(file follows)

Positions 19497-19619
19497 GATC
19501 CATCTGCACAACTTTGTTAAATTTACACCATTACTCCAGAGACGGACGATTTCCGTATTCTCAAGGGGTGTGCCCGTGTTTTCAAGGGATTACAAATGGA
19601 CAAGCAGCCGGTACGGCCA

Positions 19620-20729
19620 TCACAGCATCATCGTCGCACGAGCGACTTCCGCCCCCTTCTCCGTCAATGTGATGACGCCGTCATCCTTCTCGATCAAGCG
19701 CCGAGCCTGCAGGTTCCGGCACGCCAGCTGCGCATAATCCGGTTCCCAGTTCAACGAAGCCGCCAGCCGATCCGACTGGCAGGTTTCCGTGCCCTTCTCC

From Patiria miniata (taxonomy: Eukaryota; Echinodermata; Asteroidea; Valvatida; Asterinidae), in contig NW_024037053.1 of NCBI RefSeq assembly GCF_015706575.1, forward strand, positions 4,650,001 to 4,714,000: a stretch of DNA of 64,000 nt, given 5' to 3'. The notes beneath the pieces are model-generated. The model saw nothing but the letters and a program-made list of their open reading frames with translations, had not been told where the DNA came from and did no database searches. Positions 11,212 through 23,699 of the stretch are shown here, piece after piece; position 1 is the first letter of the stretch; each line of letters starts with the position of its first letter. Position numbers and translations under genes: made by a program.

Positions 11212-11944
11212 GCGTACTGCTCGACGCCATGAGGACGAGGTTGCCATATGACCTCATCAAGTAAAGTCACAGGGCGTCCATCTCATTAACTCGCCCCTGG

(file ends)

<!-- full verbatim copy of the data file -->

Positions 19497-19619
19497 GATC
19501 CATCTGCACAACTTTGTTAAATTTACACCATTACTCCAGAGACGGACGATTTCCGTATTCTCAAGGGGTGTGCCCGTGTTTTCAAGGGATTACAAATGGA
19601 CAAGCAGCCGGTACGGCCA

Positions 19620-20729
19620 TCACAGCATCATCGTCGCACGAGCGACTTCCGCCCCCTTCTCCGTCAATGTGATGACGCCGTCATCCTTCTCGATCAAGCG
19701 CCGAGCCTGCAGGTTCCGGCACGCCAGCTGCGCATAATCCGGTTCCCAGTTCAACGAAGCCGCCAGCCGATCCGACTGGCAGGTTTCCGTGCCCTTCTCC

From Patiria miniata (taxonomy: Eukaryota; Echinodermata; Asteroidea; Valvatida; Asterinidae), in contig NW_024037053.1 of NCBI RefSeq assembly GCF_015706575.1, forward strand, positions 4,650,001 to 4,714,000: a stretch of DNA of 64,000 nt, given 5' to 3'. The notes beneath the pieces are model-generated. The model saw nothing but the letters and a program-made list of their open reading frames with translations, had not been told where the DNA came from and did no database searches. Positions 11,212 through 23,699 of the stretch are shown here, piece after piece; position 1 is the first letter of the stretch; each line of letters starts with the position of its first letter. Position numbers and translations under genes: made by a program.

Positions 11212-11944
11212 GCGTACTGCTCGACGCCATGAGGACGAGGTTGCCATATGACCTCATCAAGTAAAGTCACAGGGCGTCCATCTCATTAACTCGCCCCTGG